Time for another update. I was very nervous for this round of scans because Patrick’s CA 19-9 jumped up between September and October. The CT showed no progression, which was good, but the CA 19-9 jumped up again when retested 2 weeks later so the doc wanted an MRI. It worked out nicely because Patrick had to spend 2 nights in the hospital with sepsis so he got his MRI there. The MRI confirmed no progression! They are thinking that the blood infection was causing the tumor markers to increase, so they will retest when he is finished with his 3 week course of antibiotics.
He had been getting fevers every 10 days starting in April, but those tapered off as he received more chemo treatments. The assumption was that the bile was getting backed up from the tumors and then causing infection. He had not had a fever for 7 weeks or so, before getting 2 in the few weeks before he was admitted. His previous oncologist just let him self-administer cipro when he developed a fever, since he got them about every 10 days and the fever responded well to cipro. He new oncologist insisted that he come in for blood work any time he got a fever, which is how they discovered the sepsis. The sepsis could still be caused by backed up bile, but it could also be caused by his port. They are going to wait and see how things go once he has finished this extended course of antibiotics.
Life is good. We are treating this like a chronic condition and Patrick is tolerating chemo well. He is working fulltime (as a professor). This was his first hospitalization since March, and he felt fine the entire time because he started taking cipro 1.5 days before they confirmed sepsis and admitted him to the hospital. Here’s how it went:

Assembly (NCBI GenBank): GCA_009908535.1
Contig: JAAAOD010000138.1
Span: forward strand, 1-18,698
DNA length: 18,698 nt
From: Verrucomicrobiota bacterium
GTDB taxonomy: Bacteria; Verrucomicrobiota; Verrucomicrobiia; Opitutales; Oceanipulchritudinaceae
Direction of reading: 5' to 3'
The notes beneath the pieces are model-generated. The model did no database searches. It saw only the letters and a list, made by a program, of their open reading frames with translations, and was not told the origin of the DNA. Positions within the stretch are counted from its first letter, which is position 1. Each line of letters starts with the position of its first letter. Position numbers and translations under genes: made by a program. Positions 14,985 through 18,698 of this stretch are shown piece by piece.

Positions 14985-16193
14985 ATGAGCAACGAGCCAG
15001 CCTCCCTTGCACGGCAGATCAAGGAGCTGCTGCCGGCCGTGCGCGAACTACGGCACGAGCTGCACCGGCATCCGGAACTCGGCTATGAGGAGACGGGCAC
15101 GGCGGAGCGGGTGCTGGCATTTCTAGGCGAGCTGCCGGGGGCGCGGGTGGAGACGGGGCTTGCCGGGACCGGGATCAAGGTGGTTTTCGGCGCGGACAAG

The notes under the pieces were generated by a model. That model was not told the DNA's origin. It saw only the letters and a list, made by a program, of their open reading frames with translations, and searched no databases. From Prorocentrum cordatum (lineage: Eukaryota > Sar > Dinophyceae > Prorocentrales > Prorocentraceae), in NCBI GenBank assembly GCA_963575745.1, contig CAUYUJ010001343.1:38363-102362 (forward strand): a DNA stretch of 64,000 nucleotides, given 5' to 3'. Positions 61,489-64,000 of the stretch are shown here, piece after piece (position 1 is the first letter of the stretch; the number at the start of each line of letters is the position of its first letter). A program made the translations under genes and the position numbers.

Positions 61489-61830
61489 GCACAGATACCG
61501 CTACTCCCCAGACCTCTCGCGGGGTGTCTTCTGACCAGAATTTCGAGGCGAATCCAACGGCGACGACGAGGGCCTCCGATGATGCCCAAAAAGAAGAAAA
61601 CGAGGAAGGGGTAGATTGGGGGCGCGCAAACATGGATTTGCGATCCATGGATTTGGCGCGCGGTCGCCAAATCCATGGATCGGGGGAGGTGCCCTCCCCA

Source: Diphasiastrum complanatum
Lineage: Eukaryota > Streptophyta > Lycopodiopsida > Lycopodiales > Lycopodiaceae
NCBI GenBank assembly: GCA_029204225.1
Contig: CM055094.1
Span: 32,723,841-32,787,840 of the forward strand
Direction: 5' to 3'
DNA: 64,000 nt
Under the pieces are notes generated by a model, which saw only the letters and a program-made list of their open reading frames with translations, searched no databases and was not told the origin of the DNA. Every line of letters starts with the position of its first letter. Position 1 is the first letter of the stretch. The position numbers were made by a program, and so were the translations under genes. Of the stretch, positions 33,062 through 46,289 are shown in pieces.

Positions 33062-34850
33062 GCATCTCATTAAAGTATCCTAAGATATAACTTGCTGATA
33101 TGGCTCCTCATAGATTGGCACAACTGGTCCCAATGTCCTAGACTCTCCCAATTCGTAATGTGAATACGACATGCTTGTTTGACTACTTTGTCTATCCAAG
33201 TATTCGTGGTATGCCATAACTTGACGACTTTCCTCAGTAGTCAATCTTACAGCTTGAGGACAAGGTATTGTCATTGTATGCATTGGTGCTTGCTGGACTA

Friday – starts to get a fever/chills. Goes in for blood draw before starting cipro.
Saturday – feels much better 24 hours after starting cipro
Sunday – gets a call that the blood draw from Friday is growing something (sepsis) and he has to go into the hospital for IV antibiotics while they determine what exactly is growing. More blood is drawn.
Tuesday – is discharged on 3 weeks of higher dosed cipro and told that while the blood from Friday is still growing something, the blood from Sunday was NEGATIVE! I guess the cipro he started on Friday worked. It was still good to determine that a blood infection was occurring though, because it makes them suspicious of his port. We’ll see what happens next. I hope it is the port and not from tumors.
Welcome. My husband was also 42 when he was diagnosed 2 years ago. He had one 5cm tumor outside his gallbladder. Sounds like he had the same surgery as your brother (along with his gallbladder and common bile duct removed), with positive margins and 1 positive local lymph node, but he was diagnosed at stage IIIB. He did gem/cis for 7 rounds (2 weeks on/1 week off) followed my 5 weeks of IMRT radiation with 5FU chemo. Was NED for 8 months before a recurrence with 3 tumors in his liver. He has been doing “maintenance” gem/cis every other week since May and has had no growth. Life is good and we are treating this like a chronic condition. He will have chemo as long as he can tolerate it and it is effective, then we will try something else. We have had consults with 2 other oncologists and a different surgeon, so we are familiar with his options. That was reassuring to us both. He has been working full time, but has little blips every once is a while when he has to cancel class (he is a professor). My husband has told me that he really appreciated the special family times I created while he was in treatment the first go around. We took a couple of very small, local trips with the kids to an amusement park/hotel. We typically do a lot of traveling, so this was part of keeping life “normal”. We have lunch dates on his chemo days, which is also a fun routine to get into. I bring him lunch and sometimes his brother joins us as well.